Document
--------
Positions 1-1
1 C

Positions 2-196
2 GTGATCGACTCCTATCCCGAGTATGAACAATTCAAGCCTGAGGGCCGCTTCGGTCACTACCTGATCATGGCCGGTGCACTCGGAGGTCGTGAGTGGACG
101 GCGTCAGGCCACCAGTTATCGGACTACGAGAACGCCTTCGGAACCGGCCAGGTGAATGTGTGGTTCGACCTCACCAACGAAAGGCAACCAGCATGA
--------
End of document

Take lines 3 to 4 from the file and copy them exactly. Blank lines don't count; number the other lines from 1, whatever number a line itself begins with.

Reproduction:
Positions 2-196
2 GTGATCGACTCCTATCCCGAGTATGAACAATTCAAGCCTGAGGGCCGCTTCGGTCACTACCTGATCATGGCCGGTGCACTCGGAGGTCGTGAGTGGACG